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Tennessee execution: Billy Ray Irick tortured to death, expert says in new filing

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Editor's note: Reporter Dave Boucher was one of seven state-required media witnesses at Irick's execution. 
Billy Ray Irick felt searing pain akin to torture before he died in a Tennessee prison in August, but steps taken in carrying out his execution blocked signs of suffering, according to a doctor who reviewed information about the lethal injection.
In new court filings entered late Thursday amidst an ongoing legal challenge of Tennessee’s lethal injection protocol, Dr. David Lubarsky said statements from people who witnessed the execution indicated the controversial drug midazolam failed to ensure Irick could not feel pain during his death.
As a result, the death row inmate “experienced the feeling of choking, drowning in his own fluids, suffocating, being buried alive, and the burning sensation caused by the injection of the potassium chloride,” Lubarsky wrote in the filing.
The document also says the state did not follow its own lethal injection protocol, raising questio…

Maldives Could Resume Executions within Hours after 60-year Moratorium

Maldives flag
The Maldivian government could resume executions within hours after a moratorium that has lasted 60 years, Reprieve understands.

Reports suggest that President Abdullah Yameen is preparing to go through with his repeated threat of starting to carry out death sentences before the end of July.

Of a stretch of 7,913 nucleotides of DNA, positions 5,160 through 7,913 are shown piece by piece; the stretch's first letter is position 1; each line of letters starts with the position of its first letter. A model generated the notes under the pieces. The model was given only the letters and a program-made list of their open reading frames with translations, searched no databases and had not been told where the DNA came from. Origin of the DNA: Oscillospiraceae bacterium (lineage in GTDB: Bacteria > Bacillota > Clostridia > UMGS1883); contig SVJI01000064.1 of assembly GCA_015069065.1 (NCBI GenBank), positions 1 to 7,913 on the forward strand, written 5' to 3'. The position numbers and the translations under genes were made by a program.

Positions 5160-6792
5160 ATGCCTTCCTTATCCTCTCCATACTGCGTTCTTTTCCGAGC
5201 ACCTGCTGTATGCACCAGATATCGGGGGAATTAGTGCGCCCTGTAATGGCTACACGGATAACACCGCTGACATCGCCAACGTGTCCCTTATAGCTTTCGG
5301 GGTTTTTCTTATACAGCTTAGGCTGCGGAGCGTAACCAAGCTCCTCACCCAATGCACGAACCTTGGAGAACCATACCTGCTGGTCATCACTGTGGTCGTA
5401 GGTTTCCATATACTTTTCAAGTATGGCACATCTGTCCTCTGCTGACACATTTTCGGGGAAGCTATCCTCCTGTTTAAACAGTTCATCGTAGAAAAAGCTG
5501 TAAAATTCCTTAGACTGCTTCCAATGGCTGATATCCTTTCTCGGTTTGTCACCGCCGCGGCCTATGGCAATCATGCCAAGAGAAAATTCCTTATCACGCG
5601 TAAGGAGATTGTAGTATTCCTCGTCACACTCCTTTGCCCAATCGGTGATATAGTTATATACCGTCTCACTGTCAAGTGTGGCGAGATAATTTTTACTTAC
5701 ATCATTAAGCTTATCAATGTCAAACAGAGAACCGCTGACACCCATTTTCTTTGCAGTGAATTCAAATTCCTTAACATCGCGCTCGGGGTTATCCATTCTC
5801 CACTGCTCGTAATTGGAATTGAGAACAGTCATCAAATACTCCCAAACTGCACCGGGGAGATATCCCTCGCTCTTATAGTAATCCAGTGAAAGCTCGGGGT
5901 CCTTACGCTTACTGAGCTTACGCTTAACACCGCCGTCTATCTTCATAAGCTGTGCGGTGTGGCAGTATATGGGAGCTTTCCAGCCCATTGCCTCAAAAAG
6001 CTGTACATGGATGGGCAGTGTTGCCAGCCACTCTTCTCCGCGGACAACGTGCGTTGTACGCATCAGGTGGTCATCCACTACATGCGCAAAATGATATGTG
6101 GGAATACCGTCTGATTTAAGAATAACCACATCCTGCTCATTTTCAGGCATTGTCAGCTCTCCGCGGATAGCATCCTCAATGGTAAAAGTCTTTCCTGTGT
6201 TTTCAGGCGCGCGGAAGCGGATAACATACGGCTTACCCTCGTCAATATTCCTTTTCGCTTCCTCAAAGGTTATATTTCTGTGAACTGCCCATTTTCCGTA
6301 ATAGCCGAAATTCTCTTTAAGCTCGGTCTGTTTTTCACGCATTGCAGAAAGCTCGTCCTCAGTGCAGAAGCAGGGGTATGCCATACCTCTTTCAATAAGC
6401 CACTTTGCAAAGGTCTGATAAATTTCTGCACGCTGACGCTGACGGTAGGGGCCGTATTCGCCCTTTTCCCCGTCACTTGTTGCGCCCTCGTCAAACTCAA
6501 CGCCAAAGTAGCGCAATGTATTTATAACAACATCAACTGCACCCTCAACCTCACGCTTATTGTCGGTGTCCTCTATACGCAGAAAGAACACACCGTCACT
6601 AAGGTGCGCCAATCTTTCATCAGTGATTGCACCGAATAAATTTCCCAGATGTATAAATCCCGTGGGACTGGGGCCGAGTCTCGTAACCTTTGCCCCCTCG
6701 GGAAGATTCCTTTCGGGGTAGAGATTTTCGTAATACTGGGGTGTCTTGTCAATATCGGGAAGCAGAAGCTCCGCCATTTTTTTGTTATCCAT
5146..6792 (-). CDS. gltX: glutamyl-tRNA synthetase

There are currently three men who have had their death sentences confirmed by the Supreme Court who could be executed immediately. 

Local media have quoted the Home Affair Minister, Azleen Ahmed saying the government have expedited efforts to implement the death penalty in recent days.

The de facto moratorium on the death penalty has been in place in the Maldives for more than 60 years. 

In June 2013 the Parliament rejected a new death penalty law but in one of his first acts after coming to power, President Yameen enacted a regulation reintroducing the death penalty, bypassing Parliament.

Forced confessions, politically-motivated charges, and other abuses are commonplace. Children and those suffering from mental illness have been sentenced to death, in violation of international law.

Commenting, Director of Reprieve, Maya Foa said: “This is a worrying move from a President who is trying to distract from instability in the country and opposition to his leadership. Evidence shows that the death penalty does nothing to reduce violent crime – especially when it is imposed for political convenience and with no due process. This is a naked attempt by President Yameen to suppress dissent and tighten his grip on power. He should listen to the international community, keep the moratorium on executions and start the democratic reforms that are needed to bring stability back to the islands.”

➤ Click HERE to call on President Yameen of the Maldives to not break the six decade moratorium on the death penalty by resuming executions (Reprieve online petition).

Source: Reprieve, July 19, 2017

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